JDO : Attach/Detach

JDO provides an interface to the persistence of objects. JDO 1.0 doesn't provide a way of taking an object that was just persisted and just work on it and update the persisted object later. The user has to copy the fields manually and copy them back to the persisted object later. JDO 2.0 introduces a new way of handling this situation, by detaching an object from the persistence graph, allowing it to be worked on in the users application. It can then be attached to the persistence graph later. Please refer to Object Lifecycle for where this fits in. The first thing to do to use a class with this facility is to tag it as "detachable". This is done by adding the attribute

<class name="MyClass" detachable="true">

This acts as an instruction to the enhancement process to add methods necessary to utilise the attach/detach process.

The following code fragment highlights how to use the attach/detach mechanism

Product working_product=null;
Transaction tx=pm.currentTransaction();
try
{
    tx.begin();

    Product prod=new Product(name,description,price);
    pm.makePersistent(prod);

    // Detach the product for use
    working_product = (Product)pm.detachCopy(prod);

    tx.commit();
}
catch (Exception e)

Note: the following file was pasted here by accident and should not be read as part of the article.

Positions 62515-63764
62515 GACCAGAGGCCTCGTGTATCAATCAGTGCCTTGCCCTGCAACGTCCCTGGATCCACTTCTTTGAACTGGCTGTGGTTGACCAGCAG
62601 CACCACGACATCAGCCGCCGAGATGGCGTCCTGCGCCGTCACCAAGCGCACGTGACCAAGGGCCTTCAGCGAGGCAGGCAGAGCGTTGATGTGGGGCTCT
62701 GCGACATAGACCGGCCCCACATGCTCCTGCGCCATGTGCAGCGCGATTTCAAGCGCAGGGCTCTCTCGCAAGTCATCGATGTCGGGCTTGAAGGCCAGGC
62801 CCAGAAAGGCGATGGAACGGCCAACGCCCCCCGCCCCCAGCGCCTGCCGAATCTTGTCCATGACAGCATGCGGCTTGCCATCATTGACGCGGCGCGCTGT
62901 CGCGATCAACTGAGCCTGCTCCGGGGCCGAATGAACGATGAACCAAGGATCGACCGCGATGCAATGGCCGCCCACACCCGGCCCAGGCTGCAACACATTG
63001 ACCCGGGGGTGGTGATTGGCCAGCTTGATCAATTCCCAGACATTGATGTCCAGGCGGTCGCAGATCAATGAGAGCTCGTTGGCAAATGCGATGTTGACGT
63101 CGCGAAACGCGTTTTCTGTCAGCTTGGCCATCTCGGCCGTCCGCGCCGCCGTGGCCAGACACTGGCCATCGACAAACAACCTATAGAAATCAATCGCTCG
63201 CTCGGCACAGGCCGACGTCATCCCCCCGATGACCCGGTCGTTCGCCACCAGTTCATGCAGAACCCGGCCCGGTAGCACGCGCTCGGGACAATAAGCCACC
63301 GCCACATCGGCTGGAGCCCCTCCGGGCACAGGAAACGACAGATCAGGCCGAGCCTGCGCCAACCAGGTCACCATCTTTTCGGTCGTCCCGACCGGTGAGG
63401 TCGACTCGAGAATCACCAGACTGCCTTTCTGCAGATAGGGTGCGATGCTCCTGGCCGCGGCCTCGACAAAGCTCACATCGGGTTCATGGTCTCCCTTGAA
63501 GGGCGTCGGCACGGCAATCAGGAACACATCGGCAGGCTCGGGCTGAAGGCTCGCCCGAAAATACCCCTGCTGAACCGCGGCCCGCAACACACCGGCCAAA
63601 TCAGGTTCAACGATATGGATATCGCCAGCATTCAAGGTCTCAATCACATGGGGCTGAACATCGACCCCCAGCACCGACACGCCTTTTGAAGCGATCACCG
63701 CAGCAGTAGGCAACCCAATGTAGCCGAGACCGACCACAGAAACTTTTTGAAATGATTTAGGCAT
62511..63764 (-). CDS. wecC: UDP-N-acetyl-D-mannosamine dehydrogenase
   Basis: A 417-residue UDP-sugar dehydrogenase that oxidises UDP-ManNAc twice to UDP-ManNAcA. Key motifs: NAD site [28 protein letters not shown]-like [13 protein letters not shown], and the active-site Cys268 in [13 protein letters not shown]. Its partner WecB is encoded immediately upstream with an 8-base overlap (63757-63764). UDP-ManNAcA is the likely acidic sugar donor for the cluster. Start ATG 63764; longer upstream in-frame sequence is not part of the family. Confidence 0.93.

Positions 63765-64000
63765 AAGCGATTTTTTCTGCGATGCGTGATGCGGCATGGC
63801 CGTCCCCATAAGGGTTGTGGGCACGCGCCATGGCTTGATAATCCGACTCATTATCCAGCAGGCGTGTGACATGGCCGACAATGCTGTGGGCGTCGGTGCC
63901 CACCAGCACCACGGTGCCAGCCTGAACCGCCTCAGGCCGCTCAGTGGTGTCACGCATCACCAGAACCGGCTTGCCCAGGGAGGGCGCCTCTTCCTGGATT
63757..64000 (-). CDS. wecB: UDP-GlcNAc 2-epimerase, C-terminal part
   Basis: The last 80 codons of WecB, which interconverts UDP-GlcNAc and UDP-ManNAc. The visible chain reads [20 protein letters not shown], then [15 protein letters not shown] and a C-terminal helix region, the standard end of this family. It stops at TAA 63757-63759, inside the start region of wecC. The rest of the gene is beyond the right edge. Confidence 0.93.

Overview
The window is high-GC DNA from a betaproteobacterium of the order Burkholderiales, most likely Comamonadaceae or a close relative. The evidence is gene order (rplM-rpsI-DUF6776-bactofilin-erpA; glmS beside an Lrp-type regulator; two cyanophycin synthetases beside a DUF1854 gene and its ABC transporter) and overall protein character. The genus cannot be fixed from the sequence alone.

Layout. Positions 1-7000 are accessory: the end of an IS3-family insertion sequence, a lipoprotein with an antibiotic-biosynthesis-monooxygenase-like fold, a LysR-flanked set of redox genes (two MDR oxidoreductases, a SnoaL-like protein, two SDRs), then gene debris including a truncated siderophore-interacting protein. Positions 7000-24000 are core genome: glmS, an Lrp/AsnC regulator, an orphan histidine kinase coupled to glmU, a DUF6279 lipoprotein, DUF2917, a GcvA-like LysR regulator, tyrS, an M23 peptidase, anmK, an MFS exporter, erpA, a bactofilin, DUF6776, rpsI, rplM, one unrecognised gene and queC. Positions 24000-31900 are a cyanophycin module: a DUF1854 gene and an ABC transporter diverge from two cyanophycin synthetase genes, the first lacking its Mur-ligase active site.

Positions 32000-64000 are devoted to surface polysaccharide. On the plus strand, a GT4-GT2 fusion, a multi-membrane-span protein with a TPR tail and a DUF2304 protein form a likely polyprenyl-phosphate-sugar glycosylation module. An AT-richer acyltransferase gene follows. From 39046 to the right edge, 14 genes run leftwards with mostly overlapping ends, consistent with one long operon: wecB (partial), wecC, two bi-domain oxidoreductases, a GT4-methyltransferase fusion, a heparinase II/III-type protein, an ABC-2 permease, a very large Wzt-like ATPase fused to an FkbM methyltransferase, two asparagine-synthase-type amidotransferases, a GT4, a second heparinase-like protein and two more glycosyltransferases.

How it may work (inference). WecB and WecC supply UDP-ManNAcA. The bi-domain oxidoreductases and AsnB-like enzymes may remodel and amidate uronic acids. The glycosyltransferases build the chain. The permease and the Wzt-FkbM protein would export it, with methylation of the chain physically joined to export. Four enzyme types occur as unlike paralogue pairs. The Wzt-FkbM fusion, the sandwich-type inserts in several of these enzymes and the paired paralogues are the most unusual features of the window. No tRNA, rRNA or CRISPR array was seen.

{
    // Handle the exception
}
finally
{
    if (tx.isActive())
    {
        tx.rollback();
    }
}

// Work on the detached object in our application
working_product.setPrice(new_price);

...

// Reattach the updated object
tx = pm.currentTransaction();
try
{
    tx.begin();

    Product attached_product = pm.makePersistent(working_product);

    tx.commit();
}
catch (Exception e)
{
    // Handle the exception
}
finally
{
    if (tx.isActive())
    {
        tx.rollback();
    }
}

So we now don't need to do any manual copying of object fields just using a simple call to detach the object, and then attach it again later. Here are a few things to note with attach/detach :-

  • Calling detachCopy on an object that is not detachable will return a transient instance that is a COPY of the original, so use the COPY thereafter.
  • Calling detachCopy on an object that is detachable will return a detached instance that is a COPY of the original, so use this COPY thereafter
  • A detached object retain the id of its datastore entity. Detached objects should be used where you want to update the objects and attach them later (updating the associated object in the datastore. If you want to create copies of the objects in the datastore with their own identities you should use makeTransient instead of detachCopy .